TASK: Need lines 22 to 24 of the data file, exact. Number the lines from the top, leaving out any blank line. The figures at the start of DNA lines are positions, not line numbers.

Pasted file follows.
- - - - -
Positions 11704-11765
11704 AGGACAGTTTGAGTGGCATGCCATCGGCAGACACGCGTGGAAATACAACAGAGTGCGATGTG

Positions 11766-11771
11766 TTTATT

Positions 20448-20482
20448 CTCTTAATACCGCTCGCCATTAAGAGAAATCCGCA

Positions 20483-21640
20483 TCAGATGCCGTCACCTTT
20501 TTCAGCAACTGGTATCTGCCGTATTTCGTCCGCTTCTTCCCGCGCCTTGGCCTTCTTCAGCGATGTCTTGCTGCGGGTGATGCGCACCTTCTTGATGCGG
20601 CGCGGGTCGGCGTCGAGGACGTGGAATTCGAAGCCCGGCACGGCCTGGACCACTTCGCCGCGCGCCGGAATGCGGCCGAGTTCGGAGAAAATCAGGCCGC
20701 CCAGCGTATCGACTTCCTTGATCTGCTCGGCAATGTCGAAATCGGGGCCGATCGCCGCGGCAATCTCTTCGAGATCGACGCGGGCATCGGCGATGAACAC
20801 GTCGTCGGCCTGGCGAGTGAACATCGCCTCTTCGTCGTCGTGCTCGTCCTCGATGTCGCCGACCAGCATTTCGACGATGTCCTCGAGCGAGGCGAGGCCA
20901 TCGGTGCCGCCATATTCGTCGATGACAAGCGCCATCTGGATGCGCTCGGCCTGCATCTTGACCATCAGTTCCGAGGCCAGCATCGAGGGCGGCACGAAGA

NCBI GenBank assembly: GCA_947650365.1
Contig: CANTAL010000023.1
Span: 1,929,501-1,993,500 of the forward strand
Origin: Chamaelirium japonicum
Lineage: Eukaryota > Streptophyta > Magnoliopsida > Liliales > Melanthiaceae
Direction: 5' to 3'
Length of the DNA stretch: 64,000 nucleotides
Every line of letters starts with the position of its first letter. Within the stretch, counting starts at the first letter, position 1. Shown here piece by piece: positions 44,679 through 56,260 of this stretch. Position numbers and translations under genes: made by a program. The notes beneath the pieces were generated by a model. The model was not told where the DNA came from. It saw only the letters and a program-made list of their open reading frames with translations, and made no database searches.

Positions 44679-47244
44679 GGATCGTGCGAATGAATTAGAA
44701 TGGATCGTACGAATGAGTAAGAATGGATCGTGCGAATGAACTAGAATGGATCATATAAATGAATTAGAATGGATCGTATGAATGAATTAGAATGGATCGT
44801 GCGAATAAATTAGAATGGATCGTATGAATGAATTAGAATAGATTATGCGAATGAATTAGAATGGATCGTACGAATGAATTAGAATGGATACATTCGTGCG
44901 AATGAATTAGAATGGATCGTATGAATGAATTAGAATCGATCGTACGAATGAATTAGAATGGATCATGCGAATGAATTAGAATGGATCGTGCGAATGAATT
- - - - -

Positions 44679-47244
44679 GGATCGTGCGAATGAATTAGAA
44701 TGGATCGTACGAATGAGTAAGAATGGATCGTGCGAATGAACTAGAATGGATCATATAAATGAATTAGAATGGATCGTATGAATGAATTAGAATGGATCGT